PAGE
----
The US Federal Energy Regulatory Commission has decided on a methodology to licence eleven dams on the Snake River in Idaho.

Snake River, a major tributary of the Columbia River, has a series of dams owned by Idaho Power whose licences have already expired or have very little time left. All the dams are within a few hundred miles of each other. As the projects are also close to each other, in terms of relicensing time lines, the agency has been looking for the best approach to deal with the licence applications, while considering the cumulative effects of the dams.

Environmental groups, fishers, natives, white water rafters and recreationists have been lobbying for years for the removal of the dams.

Licences for three projects – 75MW Bliss, 60MW Lower Salmon Falls and the 18MW Upper Salmon Falls – all expired last December. They and the 12.5MW Shoshone Falls project, whose licence expired in May 1997, are all within a 57-mile stretch of the Snake River in southern Idaho close to the Upper (8.3MW) and Lower Malad (13.5MW) projects, whose licences expire in July 2002. About 120 miles downstream is the 81.8MW CJ Strike; its licence expires in November 1998.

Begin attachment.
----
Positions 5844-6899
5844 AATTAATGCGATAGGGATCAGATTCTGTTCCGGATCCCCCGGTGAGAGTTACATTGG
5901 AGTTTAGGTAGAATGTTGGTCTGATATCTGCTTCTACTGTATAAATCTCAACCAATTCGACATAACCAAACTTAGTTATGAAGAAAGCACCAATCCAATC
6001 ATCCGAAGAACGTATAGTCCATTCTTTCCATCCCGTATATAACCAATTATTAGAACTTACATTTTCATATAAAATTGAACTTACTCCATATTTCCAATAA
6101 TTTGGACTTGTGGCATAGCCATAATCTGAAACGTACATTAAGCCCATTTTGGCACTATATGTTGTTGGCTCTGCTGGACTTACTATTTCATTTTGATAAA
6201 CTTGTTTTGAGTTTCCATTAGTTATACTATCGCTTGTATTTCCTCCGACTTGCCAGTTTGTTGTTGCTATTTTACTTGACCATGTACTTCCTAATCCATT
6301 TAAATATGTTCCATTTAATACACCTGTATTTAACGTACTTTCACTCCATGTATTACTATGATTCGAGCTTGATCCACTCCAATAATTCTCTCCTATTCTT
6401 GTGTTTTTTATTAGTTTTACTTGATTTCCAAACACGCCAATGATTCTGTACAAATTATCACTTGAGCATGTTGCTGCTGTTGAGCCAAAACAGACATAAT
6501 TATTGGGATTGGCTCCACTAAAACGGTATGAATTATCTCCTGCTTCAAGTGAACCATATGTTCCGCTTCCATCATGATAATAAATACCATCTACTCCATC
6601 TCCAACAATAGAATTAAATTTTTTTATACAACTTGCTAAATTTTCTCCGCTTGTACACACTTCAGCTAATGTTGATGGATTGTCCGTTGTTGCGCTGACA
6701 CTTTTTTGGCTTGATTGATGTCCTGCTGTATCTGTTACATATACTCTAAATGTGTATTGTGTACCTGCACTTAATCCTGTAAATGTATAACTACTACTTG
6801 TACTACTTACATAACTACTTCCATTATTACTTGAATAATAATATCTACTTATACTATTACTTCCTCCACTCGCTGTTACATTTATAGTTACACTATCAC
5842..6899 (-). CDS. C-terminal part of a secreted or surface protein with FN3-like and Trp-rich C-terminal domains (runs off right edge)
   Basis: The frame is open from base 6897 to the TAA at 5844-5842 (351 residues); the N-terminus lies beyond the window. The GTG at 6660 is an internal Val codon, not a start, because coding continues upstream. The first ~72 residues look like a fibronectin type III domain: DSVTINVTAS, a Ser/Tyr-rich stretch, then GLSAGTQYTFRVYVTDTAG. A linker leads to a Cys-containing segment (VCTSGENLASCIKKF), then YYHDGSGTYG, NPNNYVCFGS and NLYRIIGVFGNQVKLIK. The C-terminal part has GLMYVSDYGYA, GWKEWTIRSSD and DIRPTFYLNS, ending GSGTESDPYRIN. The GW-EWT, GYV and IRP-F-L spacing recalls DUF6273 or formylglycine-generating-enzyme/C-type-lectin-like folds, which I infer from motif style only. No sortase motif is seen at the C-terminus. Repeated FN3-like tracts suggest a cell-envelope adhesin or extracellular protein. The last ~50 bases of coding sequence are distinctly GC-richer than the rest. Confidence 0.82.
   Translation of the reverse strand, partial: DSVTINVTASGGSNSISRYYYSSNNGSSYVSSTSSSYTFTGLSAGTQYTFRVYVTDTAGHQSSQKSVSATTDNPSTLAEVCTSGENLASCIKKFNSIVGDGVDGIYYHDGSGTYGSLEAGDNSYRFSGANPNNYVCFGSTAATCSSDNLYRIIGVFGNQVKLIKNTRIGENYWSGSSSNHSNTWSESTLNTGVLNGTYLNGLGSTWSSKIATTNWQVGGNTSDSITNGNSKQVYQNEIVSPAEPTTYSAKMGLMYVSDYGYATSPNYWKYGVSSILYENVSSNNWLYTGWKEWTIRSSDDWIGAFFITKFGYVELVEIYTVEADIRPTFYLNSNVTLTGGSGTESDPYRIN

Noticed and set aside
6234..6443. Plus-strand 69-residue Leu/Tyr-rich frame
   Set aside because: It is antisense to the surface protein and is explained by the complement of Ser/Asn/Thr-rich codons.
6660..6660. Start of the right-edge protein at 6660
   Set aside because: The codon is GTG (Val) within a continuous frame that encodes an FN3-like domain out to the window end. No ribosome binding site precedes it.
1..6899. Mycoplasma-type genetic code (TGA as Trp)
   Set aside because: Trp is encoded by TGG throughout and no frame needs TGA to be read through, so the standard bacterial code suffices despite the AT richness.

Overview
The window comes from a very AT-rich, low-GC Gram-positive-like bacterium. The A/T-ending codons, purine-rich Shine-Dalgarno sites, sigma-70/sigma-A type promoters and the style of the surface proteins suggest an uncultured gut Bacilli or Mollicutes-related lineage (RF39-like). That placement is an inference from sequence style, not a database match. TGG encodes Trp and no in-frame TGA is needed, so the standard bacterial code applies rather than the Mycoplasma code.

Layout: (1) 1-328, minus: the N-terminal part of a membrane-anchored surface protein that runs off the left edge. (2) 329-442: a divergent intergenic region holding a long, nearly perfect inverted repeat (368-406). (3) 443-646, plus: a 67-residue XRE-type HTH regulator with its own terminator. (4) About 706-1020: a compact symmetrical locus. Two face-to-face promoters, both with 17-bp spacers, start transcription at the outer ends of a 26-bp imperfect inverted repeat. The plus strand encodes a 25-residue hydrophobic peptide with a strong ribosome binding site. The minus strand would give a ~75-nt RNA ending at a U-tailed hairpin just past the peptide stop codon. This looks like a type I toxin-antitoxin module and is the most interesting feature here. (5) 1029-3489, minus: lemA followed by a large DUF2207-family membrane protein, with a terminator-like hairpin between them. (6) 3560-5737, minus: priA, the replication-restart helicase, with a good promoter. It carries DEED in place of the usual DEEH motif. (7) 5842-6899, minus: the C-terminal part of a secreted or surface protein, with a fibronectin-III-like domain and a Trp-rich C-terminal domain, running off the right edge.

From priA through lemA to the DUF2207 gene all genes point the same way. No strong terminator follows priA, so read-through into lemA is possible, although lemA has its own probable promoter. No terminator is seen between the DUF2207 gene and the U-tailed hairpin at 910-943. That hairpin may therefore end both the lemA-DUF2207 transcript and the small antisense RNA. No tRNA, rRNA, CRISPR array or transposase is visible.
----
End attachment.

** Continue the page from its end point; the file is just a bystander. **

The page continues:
Further downstream is the 391.5MW Hells Canyon project, with its licence expiring in July 2003, and the 9.5MW Swan Falls plant scheduled to expire in June 2008.

Idaho Power filed to relicense Bliss and Upper and Lower Salmon Falls in 1995 and Shoshone in 1997. It is currently collaborating with the FREC to prepare applications for the other projects.

In view of the large amount of work required to evaluate the licence application for each project, FERC proposed four approaches for licensing the dams, and has now selected the method by which FERC staff would prepare a site-specific environmental impact statement (EIS) for the Bliss, Lower Salmon Falls, Upper Salmon Falls and Shoshone Falls projects, which would include a cumulative analysis of all eight Idaho power relicence projects. FERC says it will carry out environmental documents for CJ Strike, Hells Canyon, Swan Falls and the Malad as their applications are filed.

Discussing the requests made by other stakeholders, FERC said, the Idaho Department of Fish and Game wanted a multi-project analysis for anadromous fish to begin immediately, prior to licensing. The National Marine Fisheries Service called for a basin-wide analysis followed by project-specific EIS. The Forest Service wants the basin-wide analysis and project-specific EISs to be simultaneous for some projects, but wanted study plans for Hells Canyon relevant to cumulative analysis to be deferred.